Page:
Identification and marker-assisted selection of genes for reducing the susceptibility of new winegrape cultivars to fungal pathogens
To identify new fungal resistance genes and genes associated with open bunches which can be pyramided with the two existing genes for fungal resistance to provide durable mildew resistance in the vineyard.
Previous work has developed mildew resistance in grapevines through conventional breeding by incorporating genes from other Vitis species into V. vinifera. These new grapevines are currently undergoing field trials. Experience in other crops indicates that once resistant germplasm is used on a large scale there is a real risk of the resistance failing as a result of the emergence of new virulent isolates. One way to keep a step ahead of this is to develop second generation mildew-resistant varieties that contain multiple and additional powdery and downy mildew resistance genes from different sources. This pyramiding of multiple resistance genes significantly increases the durability of resistance genes in the field.
There are no known resistance genes for botrytis bunch rot in any plant. This is because Botrytis colonises already dead tissues (it’s a necrophyte). For grapevines it is known that open clusters reduce susceptibility to bunch rot e.g., tight bunch cv. Zinfandel is very prone to botrytis bunch rot, while the Primitivo clones of Zinfandel with looser bunches are not as prone to bunch rot.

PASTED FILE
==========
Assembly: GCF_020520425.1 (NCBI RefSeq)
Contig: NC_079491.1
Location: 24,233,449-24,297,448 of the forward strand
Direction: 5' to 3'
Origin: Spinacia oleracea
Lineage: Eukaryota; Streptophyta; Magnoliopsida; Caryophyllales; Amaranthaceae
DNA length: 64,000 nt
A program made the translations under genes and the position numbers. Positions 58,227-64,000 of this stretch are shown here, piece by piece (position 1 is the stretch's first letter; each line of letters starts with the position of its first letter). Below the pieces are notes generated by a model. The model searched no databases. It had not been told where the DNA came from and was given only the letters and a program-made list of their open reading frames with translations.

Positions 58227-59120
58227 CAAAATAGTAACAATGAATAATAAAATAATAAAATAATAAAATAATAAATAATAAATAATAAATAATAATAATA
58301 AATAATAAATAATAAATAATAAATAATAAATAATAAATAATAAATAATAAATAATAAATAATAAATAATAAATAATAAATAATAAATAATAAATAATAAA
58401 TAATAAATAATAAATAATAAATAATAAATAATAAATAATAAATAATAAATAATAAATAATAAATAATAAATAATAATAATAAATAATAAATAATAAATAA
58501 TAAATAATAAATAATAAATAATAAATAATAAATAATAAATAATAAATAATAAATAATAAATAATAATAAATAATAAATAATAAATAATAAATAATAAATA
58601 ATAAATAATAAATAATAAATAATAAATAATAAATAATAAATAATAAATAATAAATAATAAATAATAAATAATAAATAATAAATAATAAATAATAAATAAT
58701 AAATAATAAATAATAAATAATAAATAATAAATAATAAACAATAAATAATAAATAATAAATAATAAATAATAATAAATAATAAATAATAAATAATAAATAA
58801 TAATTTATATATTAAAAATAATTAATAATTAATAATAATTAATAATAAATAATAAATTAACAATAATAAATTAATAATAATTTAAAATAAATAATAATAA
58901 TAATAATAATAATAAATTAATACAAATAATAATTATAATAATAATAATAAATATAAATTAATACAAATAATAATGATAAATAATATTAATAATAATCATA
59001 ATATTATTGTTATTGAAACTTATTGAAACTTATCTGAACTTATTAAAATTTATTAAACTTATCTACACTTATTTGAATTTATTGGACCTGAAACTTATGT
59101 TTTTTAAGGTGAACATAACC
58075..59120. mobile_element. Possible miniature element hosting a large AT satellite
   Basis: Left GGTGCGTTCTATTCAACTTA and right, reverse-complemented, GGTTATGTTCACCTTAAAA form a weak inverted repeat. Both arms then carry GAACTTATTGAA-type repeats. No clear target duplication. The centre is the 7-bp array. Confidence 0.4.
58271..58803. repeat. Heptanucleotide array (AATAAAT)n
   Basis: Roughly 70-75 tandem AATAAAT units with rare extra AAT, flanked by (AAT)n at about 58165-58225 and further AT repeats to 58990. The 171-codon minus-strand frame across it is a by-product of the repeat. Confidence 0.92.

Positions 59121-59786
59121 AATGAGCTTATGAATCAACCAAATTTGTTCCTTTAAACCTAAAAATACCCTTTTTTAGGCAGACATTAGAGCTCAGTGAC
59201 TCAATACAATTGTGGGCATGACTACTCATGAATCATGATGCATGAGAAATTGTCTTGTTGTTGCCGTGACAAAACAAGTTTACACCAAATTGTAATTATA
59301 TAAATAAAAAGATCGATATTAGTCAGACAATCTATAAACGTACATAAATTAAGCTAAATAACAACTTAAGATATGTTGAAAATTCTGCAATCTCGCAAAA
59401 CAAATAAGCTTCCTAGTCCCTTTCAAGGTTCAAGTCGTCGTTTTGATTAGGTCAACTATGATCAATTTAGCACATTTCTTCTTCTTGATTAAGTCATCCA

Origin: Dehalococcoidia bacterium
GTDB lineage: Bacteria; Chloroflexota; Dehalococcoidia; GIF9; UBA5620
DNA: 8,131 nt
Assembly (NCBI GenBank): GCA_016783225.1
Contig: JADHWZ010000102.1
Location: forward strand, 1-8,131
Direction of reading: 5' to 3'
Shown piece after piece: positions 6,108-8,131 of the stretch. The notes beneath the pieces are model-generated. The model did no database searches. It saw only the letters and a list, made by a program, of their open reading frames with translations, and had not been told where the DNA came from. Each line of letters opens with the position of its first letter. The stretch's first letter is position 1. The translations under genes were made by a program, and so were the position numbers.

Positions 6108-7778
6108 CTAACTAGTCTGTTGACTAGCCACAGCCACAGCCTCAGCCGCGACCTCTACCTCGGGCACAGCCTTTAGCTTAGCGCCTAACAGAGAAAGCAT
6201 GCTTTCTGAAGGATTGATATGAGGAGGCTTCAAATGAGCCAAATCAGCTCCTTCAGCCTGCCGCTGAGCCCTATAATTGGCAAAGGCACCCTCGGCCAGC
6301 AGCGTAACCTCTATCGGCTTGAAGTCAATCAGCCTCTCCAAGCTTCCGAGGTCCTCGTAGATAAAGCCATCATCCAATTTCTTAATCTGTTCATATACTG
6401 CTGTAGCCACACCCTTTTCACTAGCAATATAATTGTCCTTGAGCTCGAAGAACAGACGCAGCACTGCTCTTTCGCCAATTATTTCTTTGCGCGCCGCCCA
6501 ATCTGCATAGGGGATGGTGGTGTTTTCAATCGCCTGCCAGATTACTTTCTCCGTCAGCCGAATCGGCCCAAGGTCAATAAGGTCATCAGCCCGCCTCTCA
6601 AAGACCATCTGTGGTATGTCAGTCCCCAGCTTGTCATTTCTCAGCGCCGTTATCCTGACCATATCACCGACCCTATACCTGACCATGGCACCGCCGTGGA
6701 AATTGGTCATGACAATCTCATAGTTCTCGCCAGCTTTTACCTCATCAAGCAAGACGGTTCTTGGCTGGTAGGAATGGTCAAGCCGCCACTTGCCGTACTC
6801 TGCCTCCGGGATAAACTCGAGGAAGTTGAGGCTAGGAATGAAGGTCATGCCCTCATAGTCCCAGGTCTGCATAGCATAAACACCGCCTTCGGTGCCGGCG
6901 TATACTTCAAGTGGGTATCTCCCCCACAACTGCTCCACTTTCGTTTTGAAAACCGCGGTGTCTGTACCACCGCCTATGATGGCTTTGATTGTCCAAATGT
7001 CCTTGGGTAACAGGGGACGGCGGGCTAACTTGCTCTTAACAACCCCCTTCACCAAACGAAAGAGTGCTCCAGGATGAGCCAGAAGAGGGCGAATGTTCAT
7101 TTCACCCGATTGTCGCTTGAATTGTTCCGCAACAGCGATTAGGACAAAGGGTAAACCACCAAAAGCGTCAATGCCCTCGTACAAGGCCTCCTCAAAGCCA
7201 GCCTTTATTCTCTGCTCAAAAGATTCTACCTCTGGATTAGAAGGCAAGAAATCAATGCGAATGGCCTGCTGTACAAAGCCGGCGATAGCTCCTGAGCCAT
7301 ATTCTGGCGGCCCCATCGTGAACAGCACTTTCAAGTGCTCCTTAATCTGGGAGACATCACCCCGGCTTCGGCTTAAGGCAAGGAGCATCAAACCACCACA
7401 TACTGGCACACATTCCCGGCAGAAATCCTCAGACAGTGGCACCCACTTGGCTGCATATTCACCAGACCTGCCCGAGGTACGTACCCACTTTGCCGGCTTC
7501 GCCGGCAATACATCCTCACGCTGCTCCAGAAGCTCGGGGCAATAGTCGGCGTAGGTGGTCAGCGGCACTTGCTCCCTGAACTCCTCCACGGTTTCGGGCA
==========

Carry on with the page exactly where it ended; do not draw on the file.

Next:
The project addresses both mildew resistance and reduced susceptibility to botrytis bunch rot. Genes already known to confer mildew resistance in other Vitis species will be assessed. The micro-vine will be used to move these non-vinifera resistance genes into a vinifera background to produce a second generation of selections to complement those that have already been produced. For botrytis bunch rot, markers associated with open clusters will be identified and mapped over two seasons with existing grapevine populations. These confirmed markers would then be available for breeding in future.
The knowledge, markers and the new breeding material developed in this project will allow grapevine breeders to reduce bunch rot susceptibility and produce the second generation of mildew resistant grapevine varieties in the future. This will give grape growers and winemakers access to planting material with desirable viticultural properties; and through this, the ability to optimise production efficiency.